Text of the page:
You don't use the present perfect in conjunction with the simple past like that; it sends conflicting signals about the time frame. To refer to an action that was already complete prior to the time you are referring to with the simple past, you need the past perfect:
I thought they had taken it off.
Given two times, "N" for now and "N-1" for some time in the past, that sentence says that you believed at time N-1 that the thing had been removed prior to time N-1.
To refer to an action that happened at (about) the same time as you are referring to with the simple past, the simple past is good:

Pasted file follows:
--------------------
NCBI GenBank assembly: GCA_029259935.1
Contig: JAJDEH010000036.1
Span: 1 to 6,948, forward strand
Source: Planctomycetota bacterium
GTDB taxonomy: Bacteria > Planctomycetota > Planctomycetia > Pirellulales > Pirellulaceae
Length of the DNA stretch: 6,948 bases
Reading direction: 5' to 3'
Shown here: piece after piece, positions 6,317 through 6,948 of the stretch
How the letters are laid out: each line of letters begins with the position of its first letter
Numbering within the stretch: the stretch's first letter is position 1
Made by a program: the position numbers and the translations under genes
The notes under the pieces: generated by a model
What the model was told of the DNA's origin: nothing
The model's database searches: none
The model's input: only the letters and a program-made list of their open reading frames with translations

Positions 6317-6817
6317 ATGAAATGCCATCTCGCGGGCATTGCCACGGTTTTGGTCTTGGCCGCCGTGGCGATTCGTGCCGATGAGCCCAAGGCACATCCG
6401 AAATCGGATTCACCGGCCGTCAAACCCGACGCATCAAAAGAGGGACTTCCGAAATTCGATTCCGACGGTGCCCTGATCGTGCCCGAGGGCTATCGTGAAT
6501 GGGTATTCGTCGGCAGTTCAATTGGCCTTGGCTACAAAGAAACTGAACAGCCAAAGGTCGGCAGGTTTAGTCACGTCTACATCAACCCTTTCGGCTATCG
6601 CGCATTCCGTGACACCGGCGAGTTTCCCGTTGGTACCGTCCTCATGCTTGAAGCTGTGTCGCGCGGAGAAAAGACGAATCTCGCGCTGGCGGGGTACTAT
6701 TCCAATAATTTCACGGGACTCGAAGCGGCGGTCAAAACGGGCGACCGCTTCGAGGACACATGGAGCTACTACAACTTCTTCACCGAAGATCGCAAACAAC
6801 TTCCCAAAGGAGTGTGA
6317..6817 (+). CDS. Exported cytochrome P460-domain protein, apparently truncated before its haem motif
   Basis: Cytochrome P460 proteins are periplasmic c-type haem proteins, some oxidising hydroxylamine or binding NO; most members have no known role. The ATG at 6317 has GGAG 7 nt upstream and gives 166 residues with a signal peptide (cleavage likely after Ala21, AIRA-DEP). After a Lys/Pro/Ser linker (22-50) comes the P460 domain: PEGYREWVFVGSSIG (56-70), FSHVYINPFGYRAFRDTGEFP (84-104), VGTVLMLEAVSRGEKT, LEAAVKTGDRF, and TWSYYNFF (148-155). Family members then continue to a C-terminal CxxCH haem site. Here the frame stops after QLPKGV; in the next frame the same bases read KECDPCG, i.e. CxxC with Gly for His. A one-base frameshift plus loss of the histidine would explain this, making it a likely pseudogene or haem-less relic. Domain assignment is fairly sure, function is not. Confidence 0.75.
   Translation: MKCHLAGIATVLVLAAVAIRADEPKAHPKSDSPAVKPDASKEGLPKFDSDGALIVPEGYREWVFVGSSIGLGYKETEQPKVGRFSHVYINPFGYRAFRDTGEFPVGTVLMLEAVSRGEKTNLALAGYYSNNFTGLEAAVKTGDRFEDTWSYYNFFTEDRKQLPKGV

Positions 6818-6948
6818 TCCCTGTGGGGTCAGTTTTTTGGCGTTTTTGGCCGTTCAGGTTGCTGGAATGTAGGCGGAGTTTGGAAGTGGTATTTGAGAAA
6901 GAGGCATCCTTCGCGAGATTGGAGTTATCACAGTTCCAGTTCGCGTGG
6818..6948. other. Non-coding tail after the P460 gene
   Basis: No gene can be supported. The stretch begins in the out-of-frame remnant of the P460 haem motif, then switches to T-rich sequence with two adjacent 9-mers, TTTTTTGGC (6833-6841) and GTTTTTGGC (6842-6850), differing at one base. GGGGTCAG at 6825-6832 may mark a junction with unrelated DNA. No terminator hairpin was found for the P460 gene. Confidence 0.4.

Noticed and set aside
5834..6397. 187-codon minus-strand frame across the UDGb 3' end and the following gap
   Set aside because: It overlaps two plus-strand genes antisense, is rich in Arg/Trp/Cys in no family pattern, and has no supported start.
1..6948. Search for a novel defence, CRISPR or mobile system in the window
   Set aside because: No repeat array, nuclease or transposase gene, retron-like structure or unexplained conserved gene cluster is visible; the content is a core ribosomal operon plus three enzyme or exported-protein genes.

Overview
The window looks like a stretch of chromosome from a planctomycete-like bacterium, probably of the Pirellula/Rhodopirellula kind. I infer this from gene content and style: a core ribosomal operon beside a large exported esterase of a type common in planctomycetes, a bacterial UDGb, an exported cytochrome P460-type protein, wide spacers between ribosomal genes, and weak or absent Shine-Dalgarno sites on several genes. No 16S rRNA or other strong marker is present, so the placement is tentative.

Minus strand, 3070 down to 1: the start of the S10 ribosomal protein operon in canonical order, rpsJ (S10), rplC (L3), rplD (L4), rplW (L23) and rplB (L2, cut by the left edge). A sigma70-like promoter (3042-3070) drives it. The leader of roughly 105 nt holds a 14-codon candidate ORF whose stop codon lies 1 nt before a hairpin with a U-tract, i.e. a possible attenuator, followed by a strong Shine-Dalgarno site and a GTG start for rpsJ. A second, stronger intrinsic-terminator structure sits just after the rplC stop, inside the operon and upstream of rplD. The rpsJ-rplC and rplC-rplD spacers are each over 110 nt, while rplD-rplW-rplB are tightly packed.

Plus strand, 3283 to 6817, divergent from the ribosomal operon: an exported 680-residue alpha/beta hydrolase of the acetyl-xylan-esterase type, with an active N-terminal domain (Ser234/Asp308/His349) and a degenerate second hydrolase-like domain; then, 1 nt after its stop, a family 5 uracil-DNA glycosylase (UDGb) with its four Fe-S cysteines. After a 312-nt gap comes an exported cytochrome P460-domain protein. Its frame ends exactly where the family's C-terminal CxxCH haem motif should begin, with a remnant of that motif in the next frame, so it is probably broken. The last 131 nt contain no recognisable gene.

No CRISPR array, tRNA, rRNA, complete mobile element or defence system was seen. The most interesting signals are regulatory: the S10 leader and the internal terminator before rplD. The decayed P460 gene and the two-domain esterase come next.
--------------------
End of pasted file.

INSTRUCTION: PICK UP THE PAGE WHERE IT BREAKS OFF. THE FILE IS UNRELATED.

I thought they took it off.
That says that you believed at time N-1 that the thing was being removed at approximately that same time.
With the combination in your first sentence of the simple past with the present perfect, you're sort of saying that you believed at time N-1 that the thing had been removed between time N-1 and N, which is a contradictory arrangement of times.